I’d go so far as to say my parfait is not a kick in the bottom away from being one of the best I’ve had. It was soft, smooth and light with no bitter aftertaste so common with this dish, and was served with three slabs of chargrilled Campagne bread and a wee bowl of deliciously sweet chutney which offset the meatiness of the parfait perfectly. As for the calamari, this one was to test the claims that nothing is frozen or pre-packaged. Frozen calamari when cooked is akin to chewing on a piece of tyre. Not so here. Remarkably, it was soft and tender with just a wee bite to it, as good, freshly prepared squid should be. The garlic and parsley crumb coating was light, nicely browned without being overcooked and the whole dish was brought together with the addition of a tartare sauce and red pepper tapenade. The slurping from across the table, with not a word being uttered told me all I needed to about how good the soup was.

So plates cleared away, we moved swiftly onto the mains. This time around it was the chargrilled paprika and lemon chicken, the grilled sea bass fillets, a steak, egg and chips and one of Bill’s renowned hamburgers.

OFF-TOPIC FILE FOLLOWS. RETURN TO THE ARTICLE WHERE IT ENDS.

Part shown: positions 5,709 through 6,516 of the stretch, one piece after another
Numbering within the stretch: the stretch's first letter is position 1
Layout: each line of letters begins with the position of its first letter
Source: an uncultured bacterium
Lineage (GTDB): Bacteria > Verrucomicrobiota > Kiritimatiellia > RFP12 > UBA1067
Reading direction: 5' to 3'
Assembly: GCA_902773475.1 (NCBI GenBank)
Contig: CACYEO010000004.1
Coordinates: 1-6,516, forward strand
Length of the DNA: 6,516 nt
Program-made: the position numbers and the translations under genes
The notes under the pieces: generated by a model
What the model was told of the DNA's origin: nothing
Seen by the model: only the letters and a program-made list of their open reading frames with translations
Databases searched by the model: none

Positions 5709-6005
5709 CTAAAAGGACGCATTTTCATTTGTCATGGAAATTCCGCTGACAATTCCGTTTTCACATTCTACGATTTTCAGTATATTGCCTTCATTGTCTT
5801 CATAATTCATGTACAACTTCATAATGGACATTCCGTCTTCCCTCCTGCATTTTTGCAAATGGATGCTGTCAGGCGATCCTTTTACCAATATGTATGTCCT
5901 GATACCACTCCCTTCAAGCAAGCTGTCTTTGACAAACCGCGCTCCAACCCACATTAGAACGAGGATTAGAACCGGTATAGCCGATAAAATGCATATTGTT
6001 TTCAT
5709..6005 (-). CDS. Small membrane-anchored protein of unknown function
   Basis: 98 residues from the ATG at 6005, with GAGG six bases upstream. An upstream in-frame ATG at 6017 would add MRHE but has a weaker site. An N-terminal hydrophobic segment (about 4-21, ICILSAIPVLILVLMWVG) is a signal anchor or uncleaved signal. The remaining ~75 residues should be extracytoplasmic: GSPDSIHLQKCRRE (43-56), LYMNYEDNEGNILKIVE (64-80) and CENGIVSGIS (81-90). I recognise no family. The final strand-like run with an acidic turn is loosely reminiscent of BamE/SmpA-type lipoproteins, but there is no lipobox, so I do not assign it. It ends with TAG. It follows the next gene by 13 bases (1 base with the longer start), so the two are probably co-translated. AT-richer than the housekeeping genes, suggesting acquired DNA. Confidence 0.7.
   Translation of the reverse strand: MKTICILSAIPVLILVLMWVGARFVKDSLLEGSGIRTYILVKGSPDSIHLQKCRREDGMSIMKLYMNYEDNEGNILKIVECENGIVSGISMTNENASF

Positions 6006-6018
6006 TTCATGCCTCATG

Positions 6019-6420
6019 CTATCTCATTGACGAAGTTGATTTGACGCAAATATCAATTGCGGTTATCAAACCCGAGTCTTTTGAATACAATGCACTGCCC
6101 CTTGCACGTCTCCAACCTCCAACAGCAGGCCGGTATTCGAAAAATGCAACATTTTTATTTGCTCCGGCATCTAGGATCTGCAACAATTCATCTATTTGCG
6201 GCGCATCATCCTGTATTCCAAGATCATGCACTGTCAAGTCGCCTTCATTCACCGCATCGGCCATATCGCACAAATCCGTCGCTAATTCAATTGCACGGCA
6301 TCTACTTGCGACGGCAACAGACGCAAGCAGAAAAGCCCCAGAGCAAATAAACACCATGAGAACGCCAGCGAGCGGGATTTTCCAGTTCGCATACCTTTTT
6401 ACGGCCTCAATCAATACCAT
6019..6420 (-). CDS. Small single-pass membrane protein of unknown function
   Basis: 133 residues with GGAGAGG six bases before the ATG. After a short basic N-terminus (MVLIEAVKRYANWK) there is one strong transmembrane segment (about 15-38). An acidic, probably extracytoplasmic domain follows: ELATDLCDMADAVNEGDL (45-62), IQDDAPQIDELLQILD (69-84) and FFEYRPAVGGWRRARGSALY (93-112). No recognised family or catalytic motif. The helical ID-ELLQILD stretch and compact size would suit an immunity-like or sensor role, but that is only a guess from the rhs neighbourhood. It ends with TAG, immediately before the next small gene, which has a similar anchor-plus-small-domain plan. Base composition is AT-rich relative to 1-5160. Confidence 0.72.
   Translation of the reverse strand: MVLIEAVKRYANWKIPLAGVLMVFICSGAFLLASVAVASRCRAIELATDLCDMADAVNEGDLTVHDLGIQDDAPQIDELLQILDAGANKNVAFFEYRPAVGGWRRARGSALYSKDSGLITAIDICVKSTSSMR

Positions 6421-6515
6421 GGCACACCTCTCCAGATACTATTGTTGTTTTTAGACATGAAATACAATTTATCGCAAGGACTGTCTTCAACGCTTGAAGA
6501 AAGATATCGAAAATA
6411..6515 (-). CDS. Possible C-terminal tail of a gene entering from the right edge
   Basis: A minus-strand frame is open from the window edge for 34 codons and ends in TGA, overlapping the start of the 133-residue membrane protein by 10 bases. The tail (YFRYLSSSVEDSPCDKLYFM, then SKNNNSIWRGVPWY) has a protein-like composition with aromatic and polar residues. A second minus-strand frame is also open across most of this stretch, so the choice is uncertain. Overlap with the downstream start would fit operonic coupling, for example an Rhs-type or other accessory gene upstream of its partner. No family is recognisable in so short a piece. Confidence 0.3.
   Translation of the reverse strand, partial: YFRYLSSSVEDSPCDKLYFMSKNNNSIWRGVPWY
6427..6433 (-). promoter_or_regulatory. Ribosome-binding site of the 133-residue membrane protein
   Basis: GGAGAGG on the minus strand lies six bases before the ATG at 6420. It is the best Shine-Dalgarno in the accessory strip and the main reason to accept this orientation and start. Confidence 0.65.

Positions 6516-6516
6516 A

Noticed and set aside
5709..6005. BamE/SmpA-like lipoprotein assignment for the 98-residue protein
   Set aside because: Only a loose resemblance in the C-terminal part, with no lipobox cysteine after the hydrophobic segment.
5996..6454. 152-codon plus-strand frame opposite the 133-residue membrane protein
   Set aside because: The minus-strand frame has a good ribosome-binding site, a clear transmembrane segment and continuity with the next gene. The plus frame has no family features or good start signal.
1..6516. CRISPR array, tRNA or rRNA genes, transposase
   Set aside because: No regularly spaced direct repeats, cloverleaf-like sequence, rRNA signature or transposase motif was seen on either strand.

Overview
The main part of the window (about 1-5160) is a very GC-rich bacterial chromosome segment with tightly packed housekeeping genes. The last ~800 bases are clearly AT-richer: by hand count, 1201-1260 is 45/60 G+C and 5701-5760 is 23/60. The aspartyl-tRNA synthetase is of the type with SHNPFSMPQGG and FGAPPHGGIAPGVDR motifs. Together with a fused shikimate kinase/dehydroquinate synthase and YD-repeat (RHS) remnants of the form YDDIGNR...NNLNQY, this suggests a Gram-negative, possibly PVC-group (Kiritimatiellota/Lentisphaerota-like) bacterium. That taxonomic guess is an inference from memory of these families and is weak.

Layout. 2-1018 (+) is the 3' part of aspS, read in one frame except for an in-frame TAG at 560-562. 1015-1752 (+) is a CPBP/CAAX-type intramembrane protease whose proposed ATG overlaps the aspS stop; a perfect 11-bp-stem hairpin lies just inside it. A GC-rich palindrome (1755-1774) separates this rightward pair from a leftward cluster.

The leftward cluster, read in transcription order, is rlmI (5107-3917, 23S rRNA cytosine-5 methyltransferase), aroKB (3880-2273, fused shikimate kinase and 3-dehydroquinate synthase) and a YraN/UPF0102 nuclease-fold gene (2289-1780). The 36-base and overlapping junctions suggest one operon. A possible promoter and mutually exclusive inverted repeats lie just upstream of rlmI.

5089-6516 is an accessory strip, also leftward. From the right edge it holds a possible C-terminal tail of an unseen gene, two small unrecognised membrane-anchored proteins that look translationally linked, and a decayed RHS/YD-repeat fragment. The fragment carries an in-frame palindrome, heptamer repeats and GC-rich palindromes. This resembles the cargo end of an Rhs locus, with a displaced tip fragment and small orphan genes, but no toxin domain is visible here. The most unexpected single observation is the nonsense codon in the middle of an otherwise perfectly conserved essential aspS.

I’ll start by saying the portions are large, so do bear that in mind, and we have to admit to being beaten by two of the dishes – unheard of! My chicken had two large butterflied breasts of chicken (skin on), well done Bill’s for not pandering to those who insist on removing one of the tastiest bits of the chicken. This was served with a summer slaw of mint, coriander and couscous, baby kale and a lemon garlic mayo. Maybe the reason I couldn’t finish the plate was the addition of a portion of sweet potato fries and the side of mac cheese – for sharing of course. Lip smacking and amazing flavour bursts, from the charred chicken skin, the juiciness of the tender chicken breast meat, to the dressed slaw. Bill’s you should be out on West Nile Street shouting about this dish.